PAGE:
So, you may be wondering, what are the cons of using cardboard in compost?

  • Cardboard takes a long time to break down. It can take more than six months for cardboard to decompose in a backyard compost pile. In fact, if you’re trying to get rid of a lot of paper products such as junk mail and receipts, cardboard is not the best choice because it will just add to the amount of paper that needs to be recycled.
  • Cardboard can attract rodents and other pests. If your backyard area has lots of leafy plants growing around it, rats or mice might find their way into your yard and start nesting there if they smell food nearby (such as an unattended stack of empty boxes). This could also happen if you leave some trash on top too long after taking out what was inside—so make sure that whatever container you use for storing shredded papers doesn’t spill over!
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Cardboard is a great addition to your compost, especially when you shred it first to help it breakdown faster.

When it comes to composting, there are a lot of different materials that can be used. However, many people overlook cardboard because they assume it’s not an environmentally-friendly option.

This couldn’t be further from the truth! Cardboard is actually one of the best things you can use in your compost bin because of all the benefits it offers:

  • Cardboard helps improve soil aeration by adding more air pockets into your soil. This makes it easier for roots to grow through and increases plant health overall.
  • Cardboard helps build better structure in your soil by giving you more drainage holes so that water drains out quicker and doesn’t stay trapped on top of the ground where plants might drown or get too much moisture (which can cause them to rot).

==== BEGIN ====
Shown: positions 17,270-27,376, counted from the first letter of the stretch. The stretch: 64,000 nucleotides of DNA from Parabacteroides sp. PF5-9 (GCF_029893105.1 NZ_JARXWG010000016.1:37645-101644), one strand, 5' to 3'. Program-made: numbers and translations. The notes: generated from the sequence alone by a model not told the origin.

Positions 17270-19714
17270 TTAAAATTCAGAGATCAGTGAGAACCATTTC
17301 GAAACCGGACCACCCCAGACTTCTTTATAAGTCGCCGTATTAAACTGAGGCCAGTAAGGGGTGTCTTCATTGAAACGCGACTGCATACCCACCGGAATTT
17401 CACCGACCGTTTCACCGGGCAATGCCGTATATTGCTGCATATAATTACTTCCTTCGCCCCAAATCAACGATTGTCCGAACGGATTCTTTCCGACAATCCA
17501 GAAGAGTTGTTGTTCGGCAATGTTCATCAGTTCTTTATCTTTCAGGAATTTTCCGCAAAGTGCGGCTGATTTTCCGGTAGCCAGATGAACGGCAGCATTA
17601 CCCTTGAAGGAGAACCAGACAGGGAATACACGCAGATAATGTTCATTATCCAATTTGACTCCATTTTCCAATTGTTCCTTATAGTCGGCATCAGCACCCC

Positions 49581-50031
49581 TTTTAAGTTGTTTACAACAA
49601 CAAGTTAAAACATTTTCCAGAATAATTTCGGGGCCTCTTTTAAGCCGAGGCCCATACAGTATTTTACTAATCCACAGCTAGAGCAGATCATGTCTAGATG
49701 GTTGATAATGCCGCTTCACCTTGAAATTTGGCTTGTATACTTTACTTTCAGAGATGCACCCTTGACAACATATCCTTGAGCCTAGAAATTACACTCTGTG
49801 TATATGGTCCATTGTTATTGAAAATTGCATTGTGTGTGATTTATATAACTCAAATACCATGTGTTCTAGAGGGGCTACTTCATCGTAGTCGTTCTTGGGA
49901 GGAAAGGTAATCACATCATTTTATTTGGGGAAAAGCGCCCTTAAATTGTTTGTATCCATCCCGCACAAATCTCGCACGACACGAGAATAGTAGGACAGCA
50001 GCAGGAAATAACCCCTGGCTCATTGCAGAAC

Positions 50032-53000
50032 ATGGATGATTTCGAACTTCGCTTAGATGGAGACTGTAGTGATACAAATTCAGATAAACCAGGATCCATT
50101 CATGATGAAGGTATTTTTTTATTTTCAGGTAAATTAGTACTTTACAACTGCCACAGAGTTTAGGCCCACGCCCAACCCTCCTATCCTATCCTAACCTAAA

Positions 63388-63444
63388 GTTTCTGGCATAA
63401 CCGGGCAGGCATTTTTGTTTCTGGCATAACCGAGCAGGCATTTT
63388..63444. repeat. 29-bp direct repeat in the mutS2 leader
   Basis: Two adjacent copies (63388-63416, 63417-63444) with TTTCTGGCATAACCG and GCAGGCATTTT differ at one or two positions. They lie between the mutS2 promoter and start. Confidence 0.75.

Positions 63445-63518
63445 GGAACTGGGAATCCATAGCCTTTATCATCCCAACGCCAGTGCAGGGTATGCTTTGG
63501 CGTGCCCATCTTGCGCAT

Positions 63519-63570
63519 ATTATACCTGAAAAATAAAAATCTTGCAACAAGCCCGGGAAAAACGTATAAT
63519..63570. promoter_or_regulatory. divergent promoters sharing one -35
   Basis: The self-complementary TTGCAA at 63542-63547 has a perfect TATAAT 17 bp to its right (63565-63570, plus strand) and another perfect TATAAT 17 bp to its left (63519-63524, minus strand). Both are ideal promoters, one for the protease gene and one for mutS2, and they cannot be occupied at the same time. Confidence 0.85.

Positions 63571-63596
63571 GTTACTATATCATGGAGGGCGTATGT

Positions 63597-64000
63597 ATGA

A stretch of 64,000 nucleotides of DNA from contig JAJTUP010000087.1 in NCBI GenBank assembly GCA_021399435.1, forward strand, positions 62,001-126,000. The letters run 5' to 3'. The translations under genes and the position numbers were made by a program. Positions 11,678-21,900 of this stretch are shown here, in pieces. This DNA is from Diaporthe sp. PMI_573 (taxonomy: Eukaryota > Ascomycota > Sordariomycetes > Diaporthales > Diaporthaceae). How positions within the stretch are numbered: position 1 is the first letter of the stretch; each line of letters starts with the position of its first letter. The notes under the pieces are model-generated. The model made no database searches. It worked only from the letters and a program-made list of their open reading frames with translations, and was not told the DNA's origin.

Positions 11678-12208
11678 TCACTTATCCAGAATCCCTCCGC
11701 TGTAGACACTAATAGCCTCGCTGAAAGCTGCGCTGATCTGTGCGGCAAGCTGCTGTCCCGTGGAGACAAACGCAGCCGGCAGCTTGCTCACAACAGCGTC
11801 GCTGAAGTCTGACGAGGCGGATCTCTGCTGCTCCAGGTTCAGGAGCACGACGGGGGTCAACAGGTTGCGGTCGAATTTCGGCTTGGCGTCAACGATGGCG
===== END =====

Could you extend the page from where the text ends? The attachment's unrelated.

• Adding cardboard into your compost also improves fertility since cardboard contains carbon material which acts as an excellent fertilizer source for plants’ root systems when mixed with other organic matter like leaves or grass clippings!

Recycling is a great way to reduce your carbon footprint and help the environment. But if you choose to compost instead, you can still use cardboard in your pile. The pros of using cardboard in compost include its ability as an excellent soil amendment and its ability to prevent weeds from growing due to its thick layers. On top of that, it’s also great for aeration purposes when mixed with other materials such as kitchen scraps or leaves.

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However, there are some cons that come along with adding cardboard into compost piles too. For one thing, it’s not biodegradable so it may take longer than other materials before breaking down completely (which could lead to large amounts of carbon dioxide being released over time). Another con is that cardboard isn’t very flexible which means it doesn’t absorb water well when wet – this could cause problems if you’re trying not to let your pile dry out by watering regularly!

If all these factors seem like something worth considering before adding any type of paper product into your homemade garden bedding then go ahead – but remember: every person’s experiences will vary depending on what works best for their needs!